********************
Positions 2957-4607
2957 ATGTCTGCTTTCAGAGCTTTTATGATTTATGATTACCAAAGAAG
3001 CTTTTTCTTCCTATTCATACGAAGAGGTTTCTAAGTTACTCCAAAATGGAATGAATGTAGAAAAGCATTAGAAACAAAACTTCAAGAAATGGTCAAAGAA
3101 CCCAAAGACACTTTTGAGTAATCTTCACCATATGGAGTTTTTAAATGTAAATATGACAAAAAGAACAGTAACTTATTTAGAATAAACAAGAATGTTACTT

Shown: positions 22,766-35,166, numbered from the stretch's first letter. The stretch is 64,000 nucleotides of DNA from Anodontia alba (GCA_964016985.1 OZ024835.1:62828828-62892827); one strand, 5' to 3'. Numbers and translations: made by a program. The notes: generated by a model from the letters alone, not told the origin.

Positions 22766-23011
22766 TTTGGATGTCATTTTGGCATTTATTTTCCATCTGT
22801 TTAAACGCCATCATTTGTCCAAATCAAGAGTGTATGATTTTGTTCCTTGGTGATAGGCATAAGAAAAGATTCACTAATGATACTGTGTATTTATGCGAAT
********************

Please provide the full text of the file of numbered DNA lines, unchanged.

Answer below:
Positions 2957-4607
2957 ATGTCTGCTTTCAGAGCTTTTATGATTTATGATTACCAAAGAAG
3001 CTTTTTCTTCCTATTCATACGAAGAGGTTTCTAAGTTACTCCAAAATGGAATGAATGTAGAAAAGCATTAGAAACAAAACTTCAAGAAATGGTCAAAGAA
3101 CCCAAAGACACTTTTGAGTAATCTTCACCATATGGAGTTTTTAAATGTAAATATGACAAAAAGAACAGTAACTTATTTAGAATAAACAAGAATGTTACTT

Shown: positions 22,766-35,166, numbered from the stretch's first letter. The stretch is 64,000 nucleotides of DNA from Anodontia alba (GCA_964016985.1 OZ024835.1:62828828-62892827); one strand, 5' to 3'. Numbers and translations: made by a program. The notes: generated by a model from the letters alone, not told the origin.

Positions 22766-23011
22766 TTTGGATGTCATTTTGGCATTTATTTTCCATCTGT
22801 TTAAACGCCATCATTTGTCCAAATCAAGAGTGTATGATTTTGTTCCTTGGTGATAGGCATAAGAAAAGATTCACTAATGATACTGTGTATTTATGCGAAT